Our team analyzed the interviews to identify specific pain points, goals, and desires that our interviewees expressed. We used these interview insights to create user personas that encompassed all the pain points and goals of our users. Creating these personas gave our group better direction as we now had a hypothetical picture of who we were designing for:

User Persona - Mia

Mia, a freshman at UW

Ideation: Journey Map

Going on a journey

Using our persona, Mia, we highlighted a couple goals from our user interviews, specifically touching on the interests of forming study groups and having more ways to interact with classmates. We created a user journey map of her experience with creating a study group and and hosting a group meeting. This journey map helped our team to locate positive points to build upon and negative points to resolve in our own mobile application.

Mia's Journey Map to creating a study group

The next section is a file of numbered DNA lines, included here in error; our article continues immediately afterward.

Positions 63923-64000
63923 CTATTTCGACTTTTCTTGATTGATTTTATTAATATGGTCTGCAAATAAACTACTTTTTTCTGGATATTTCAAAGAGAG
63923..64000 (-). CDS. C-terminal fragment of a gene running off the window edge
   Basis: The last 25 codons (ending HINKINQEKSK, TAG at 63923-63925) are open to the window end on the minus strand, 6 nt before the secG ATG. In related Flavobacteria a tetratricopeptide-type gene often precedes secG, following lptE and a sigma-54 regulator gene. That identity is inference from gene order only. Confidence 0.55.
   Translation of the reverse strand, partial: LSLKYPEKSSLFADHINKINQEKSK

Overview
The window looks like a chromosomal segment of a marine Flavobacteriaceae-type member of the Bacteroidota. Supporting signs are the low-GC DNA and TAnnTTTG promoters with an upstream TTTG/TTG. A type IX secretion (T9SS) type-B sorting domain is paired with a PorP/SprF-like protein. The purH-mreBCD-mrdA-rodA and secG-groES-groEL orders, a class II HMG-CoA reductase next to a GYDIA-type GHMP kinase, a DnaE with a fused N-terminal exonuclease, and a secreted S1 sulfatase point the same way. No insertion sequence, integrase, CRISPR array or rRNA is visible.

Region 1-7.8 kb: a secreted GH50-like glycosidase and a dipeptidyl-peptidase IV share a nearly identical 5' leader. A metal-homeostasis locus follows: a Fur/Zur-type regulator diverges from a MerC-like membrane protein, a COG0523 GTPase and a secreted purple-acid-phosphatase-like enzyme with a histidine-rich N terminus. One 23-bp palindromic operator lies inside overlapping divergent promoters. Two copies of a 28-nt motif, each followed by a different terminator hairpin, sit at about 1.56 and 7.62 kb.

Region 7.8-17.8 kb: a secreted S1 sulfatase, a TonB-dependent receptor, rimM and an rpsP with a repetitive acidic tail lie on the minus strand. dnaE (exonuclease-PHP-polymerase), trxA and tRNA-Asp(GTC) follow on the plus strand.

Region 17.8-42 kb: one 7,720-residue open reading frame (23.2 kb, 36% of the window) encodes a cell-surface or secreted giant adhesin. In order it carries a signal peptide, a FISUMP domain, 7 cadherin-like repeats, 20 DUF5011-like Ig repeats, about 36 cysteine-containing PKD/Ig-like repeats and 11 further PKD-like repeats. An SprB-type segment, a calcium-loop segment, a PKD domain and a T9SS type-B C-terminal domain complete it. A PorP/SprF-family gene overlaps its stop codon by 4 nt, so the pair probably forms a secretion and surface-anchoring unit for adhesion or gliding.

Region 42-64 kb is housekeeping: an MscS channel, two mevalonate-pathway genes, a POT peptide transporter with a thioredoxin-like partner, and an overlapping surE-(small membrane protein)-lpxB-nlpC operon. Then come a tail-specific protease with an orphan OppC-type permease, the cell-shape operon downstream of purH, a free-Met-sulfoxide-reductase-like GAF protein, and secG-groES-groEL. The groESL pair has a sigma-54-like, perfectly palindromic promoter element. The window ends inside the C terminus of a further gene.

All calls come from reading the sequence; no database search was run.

Mia's journey to creating a study group

We found that users tend to experience more negative emotions (annoyance, frustration, and stress) during the formation of and meeting with study groups. Thus, we wanted to steer our product towards an centralized application that would allow users to form and meet with their groups without the hassle of having to use multiple applications.

Ideation: Design Requirements

Narrowing down the focus

Now that our team had a clearer project direction in mind, we formulated some design requirements to focus on addressing the pain points we identified from our interviews and user persona.

Centralized Platform

  • Assist students in finding peers who share similar interests, such as preferred meeting times and enrolled classes.
  • Empower students to efficiently create, join, and manage groups by providing tools to easily keep track of their courses and classmates.

Content Sharing